Kuumba Celebrates Black Futures

February 20 – April 11, 2021
Harbourfront Centre, Toronto

Toronto’s longest running Black History Month festival, Kuumba, presented by the TD Ready Commitment, returns for its 26th edition to celebrate the Black community, forward-focused and now part of Black Futures Month. The work of three contemporary artists from the Afro-diaspora – Apanaki Temitayo M, Christine Nnawuchi and Yasin Osman – enlivens the campus with vibrancy, sensuality and meaning, in partnership with Nia Centre for the Arts.

The outdoor installations are collectively part of Where She Went, We Thrived. Curator Alica Hall’s critical examination of Black femininity pays tribute to Black womanhood’s magic and tenacity. “They have shaped the world we know today,” writes Hall, “and this exhibition pays tribute to the tools, strategies and traditions our ancestors wielded for their survival – enabling future generations to succeed.”

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Apanaki Temitayo M. Oju Olorun I: Eye of God I, 2019. Textiles & alcohol ink on wood canvas. Image by Sean Patenaude.

Apanaki Temitayo M’s Femme de Fleur celebrates melanated beauty, strength and grace in women. Inspired by the Yoruba goddess Oshun, who is the embodiment of love, healing, fertility and freshwater, Temitayo M captures the complexity and nuance of the female form by using mixed media to accentuate and punctuate the sensuality, vulnerability, the divine, and a multitude of emotions and experiences. Her large-scale portraits express these unapologetically.

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Christine Nnawuchi. Sacred Amulet, 2020. Porcelain, stainless steel & leather. Image courtesy of artist.

Christine Nnawuchi’s Everything she left behind occupies the liminal space between artefact and lore. Her wall sculptures endow objets d’art with their own tales and history, endeavouring to recreate a mythology of her own making. Some pieces are utilitarian, some are adornments, treasures and tools embraced by unanticipated possibilities while creating them. “Imagine an archeological dig where we’ve unearthed the lived work-space of an ancient healer,” Nnawuchi writes, “a medicine woman, the matriarch of the village. These are the items left behind when her village is ravaged by tribal wars, drought, fire or famine. These are the items left behind when you’re fleeing your community and home.”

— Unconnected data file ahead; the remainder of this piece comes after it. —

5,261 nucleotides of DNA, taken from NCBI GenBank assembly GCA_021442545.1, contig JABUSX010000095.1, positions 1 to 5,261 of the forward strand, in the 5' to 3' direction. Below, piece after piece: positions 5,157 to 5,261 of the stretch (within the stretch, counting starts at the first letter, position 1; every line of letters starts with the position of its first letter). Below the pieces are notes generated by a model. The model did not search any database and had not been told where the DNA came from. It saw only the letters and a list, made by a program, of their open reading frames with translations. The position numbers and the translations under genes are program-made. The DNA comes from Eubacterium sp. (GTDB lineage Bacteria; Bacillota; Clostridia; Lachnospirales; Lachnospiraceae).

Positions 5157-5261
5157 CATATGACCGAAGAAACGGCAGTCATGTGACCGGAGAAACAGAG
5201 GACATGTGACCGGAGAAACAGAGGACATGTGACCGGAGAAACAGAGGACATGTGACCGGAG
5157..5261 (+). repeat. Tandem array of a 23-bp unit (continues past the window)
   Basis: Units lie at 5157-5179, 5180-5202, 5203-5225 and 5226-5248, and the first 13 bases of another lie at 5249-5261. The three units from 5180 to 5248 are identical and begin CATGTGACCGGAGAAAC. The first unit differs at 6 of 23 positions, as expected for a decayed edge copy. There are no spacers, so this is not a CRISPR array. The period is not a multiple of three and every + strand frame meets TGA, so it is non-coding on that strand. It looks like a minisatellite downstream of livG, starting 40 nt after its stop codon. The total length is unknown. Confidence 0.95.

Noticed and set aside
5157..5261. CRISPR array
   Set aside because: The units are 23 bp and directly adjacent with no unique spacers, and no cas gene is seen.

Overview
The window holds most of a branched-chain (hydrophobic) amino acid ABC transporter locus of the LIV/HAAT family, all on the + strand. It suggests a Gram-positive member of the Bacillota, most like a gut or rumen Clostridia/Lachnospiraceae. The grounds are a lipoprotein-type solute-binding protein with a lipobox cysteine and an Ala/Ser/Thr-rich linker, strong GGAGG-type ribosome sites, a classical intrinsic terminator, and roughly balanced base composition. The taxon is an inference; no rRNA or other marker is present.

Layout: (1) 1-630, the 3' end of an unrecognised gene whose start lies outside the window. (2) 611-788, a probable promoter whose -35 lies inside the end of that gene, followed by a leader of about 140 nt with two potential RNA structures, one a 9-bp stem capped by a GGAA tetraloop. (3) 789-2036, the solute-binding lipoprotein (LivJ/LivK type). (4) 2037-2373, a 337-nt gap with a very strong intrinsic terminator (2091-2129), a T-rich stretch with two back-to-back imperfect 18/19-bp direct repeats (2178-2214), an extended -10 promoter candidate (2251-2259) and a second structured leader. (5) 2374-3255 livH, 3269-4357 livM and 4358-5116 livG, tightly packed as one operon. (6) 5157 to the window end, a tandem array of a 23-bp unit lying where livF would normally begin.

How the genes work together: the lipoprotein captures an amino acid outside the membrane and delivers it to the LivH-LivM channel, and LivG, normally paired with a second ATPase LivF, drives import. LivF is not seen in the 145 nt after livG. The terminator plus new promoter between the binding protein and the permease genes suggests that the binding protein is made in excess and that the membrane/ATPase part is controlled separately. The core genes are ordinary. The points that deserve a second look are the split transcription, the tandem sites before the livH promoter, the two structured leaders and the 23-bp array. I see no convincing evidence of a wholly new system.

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Yasin Osman, Ducada Hooyo (A Mother’s Prayer), 2017. Image courtesy of artist.

Yasin Osman’s Dear Ayeeyo shares scenes of everyday life in the villages of Somalia with immediacy. The award-winning photographer’s three large-scale works are a tribute to his grandmother that feature intimate portraits and snapshots. The child of Somali parents, Osman returned to his ancestral lands in search of an emotional connection. This installation is a glimpse into his journey home as an outsider who is examining a foreign land, which challenges the misconceptions caused by the media’s destructive images of humanitarian crisis.

Patrons are expected to maintain physical distancing and wear masks while on-site. If you are experiencing any symptoms of illness, please do not visit the Harbourfront Centre campus.

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Harbourfront Centre is a leading international centre for contemporary arts, culture and ideas, and a registered, charitable not-for-profit cultural organization operating a 10-acre campus on Toronto’s central waterfront. Harbourfront Centre provides year-round programming 52 weeks a year, seven days a week, supporting a wide range of artists and communities. We inspire audiences and visitors with a breadth of bold, ambitious and engaging experiences, and champion contemporary Canadian artists throughout their careers, presenting them alongside international artists, and fostering national and international artistic exchange between disciplines and cultures.

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